Before the sun sets on her sixteenth birthday,I was thinking about this line when I woke today. It seems to be more significant now that I have a sixteen year old. If you remember the story, the good fairy Merriweather counteracted the spell by saying she would not die, but rather would fall into a deep sleep, only to be awakened by love's first kiss.
She shall prick her finger on the spindle of a spinning wheel...and die!
~Malificent from Sleeping Beauty (Disney version)
The king's reaction, like any good father, is to burn every spinning wheel in the land. I'm pretty sure he was reacting to the idea of the kiss, not the spinning wheel. This is an excellent example of extreme child safety. A modern example would be the new Child Product Safety Improvement Act (CPSIA), which has removed more children's clothes, books, and toys from the shelves and racks of my local thrift shop than a pack of bargain hunters the morning after Thanksgiving. But I digress. The king figured if the spinning wheels weren't there, the princess couldn't prick her finger. The good fairies thought they knew even better. They figured if the princess wasn't there, she couldn't prick her finger. So they bundle her off and hide her in the woods for sixteen years.
I once wrote a short story sequel to Sleeping Beauty. In my story, the princess asks the third fairy what her gift would have been, had she not been interrupted. The fairy had appreciated the interruption because she was having trouble choosing from three gifts. When the princess presses her about those choices, the fairy tells her. The fairy's gift ideas were common sense, diplomacy, or infinite knowledge. If anyone wants to see the story, I would be happy to reprint it on my blog.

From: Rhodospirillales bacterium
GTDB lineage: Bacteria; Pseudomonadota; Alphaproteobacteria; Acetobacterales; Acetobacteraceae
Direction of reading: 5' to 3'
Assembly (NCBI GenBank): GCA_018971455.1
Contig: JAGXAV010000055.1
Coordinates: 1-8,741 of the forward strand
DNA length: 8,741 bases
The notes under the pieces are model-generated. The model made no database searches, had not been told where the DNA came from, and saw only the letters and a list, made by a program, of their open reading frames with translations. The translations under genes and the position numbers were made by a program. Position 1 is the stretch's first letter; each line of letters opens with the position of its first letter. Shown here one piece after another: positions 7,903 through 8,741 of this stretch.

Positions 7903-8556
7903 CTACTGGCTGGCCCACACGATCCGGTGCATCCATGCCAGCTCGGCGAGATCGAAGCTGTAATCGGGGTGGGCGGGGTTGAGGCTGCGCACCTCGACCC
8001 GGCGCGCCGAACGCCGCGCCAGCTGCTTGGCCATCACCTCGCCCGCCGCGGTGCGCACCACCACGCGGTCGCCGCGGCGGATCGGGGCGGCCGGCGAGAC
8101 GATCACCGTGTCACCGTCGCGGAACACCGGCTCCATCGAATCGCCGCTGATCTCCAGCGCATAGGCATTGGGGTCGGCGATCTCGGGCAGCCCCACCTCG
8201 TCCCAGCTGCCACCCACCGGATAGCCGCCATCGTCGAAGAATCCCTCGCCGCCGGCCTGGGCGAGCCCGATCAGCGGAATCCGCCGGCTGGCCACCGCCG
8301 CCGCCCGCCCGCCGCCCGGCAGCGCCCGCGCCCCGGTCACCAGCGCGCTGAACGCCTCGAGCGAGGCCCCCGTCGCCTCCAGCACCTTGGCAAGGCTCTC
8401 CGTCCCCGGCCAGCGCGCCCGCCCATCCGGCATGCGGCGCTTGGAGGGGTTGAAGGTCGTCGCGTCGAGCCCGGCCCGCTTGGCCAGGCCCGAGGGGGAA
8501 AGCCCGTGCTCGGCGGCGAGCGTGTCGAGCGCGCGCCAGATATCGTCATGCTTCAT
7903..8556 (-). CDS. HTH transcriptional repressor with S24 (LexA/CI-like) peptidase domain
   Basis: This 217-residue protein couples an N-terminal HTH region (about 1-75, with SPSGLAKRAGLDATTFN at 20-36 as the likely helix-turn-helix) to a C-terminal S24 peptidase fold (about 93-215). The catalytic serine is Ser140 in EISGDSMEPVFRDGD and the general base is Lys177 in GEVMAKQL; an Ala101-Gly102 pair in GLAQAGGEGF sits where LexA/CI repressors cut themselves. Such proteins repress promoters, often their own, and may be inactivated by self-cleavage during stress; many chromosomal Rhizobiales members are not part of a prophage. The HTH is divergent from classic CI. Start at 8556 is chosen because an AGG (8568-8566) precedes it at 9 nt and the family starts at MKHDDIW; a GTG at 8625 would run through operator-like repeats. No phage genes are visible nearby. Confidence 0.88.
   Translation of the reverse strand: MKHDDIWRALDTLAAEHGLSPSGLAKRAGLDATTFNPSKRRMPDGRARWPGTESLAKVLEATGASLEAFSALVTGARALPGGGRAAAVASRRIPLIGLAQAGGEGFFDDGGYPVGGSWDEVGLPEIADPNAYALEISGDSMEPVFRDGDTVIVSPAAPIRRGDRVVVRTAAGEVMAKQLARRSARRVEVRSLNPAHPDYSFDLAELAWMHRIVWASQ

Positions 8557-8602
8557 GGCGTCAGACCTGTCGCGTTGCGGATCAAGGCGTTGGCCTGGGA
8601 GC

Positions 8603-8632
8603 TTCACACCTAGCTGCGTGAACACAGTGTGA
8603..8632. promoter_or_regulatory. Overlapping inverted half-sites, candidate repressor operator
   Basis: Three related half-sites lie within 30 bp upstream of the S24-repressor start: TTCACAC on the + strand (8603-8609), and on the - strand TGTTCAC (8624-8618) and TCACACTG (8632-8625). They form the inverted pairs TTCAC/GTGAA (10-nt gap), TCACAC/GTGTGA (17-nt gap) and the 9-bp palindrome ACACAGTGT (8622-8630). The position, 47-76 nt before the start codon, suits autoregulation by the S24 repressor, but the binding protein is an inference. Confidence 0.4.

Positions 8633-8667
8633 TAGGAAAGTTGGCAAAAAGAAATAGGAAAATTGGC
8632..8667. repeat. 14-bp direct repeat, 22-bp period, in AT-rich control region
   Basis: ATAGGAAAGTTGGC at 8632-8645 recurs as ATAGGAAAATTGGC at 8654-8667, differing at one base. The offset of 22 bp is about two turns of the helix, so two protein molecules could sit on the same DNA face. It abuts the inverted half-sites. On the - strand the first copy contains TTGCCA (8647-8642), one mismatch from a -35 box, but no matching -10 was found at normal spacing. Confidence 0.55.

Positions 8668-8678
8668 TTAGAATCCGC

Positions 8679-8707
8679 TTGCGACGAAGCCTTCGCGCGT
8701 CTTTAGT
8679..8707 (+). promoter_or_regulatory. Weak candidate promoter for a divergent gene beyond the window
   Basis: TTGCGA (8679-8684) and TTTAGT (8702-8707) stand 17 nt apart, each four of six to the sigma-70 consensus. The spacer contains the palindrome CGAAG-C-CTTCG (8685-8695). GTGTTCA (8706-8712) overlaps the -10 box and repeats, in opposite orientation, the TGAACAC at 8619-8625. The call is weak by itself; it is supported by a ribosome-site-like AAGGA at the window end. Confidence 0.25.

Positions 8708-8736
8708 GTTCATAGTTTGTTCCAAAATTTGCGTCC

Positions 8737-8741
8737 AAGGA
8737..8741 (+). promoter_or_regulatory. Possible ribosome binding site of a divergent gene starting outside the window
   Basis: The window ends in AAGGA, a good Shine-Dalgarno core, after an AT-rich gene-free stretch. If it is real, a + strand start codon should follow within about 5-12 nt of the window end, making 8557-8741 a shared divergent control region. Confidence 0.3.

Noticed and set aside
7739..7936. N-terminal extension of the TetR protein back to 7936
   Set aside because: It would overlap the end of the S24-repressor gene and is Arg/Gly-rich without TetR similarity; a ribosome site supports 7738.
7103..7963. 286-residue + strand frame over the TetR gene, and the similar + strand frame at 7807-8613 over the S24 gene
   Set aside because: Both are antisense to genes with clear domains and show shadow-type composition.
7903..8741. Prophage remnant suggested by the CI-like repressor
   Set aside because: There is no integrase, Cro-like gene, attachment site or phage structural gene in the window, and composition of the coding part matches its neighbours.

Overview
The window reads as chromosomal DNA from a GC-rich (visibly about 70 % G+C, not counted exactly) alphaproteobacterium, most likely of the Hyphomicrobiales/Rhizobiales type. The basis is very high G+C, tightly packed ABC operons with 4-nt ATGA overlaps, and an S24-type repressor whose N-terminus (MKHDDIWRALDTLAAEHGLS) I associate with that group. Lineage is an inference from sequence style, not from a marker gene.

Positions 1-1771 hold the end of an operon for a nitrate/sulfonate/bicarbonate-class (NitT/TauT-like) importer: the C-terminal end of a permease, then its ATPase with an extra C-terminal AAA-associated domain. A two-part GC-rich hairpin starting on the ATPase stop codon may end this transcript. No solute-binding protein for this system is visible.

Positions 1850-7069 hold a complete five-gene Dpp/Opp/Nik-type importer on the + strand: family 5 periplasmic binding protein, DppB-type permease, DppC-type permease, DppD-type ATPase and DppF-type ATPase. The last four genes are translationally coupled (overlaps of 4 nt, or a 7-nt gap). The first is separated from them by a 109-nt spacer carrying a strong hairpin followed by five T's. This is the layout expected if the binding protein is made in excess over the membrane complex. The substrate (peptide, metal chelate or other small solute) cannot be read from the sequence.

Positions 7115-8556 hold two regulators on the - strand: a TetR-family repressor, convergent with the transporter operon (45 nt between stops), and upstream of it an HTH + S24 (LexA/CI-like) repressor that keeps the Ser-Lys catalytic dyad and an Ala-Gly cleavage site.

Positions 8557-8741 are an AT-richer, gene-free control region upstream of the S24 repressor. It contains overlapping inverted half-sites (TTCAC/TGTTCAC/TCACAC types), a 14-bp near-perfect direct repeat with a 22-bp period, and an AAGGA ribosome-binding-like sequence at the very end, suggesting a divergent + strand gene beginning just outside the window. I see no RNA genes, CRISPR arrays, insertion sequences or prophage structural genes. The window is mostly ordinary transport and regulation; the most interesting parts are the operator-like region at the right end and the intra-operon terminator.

The point (no pun intended) is that we cannot protect our children from every danger. The newly turned sixteen year old had never seen a spindle. Aside from the Disney version, which makes it seem as if the girl is under Malificent's spell, every version of this story that I have read shows a curious princess who has never seen a spindle before and handles it without caution. I'm assuming there was nothing sharp at all in the castle or the fairies' cottage, because she doesn't seem to know that pointy things can hurt.
How different would the story have been if the king had shown his young daughter the spinning wheel and said, "Sharp! Ouch! No touch." We can't always be there to protect them from the dangers they face, but we can guide them and inform them so that when they are ready to go out into the world, they will make smart choices, instead of pricking their finger on the first spindle they see.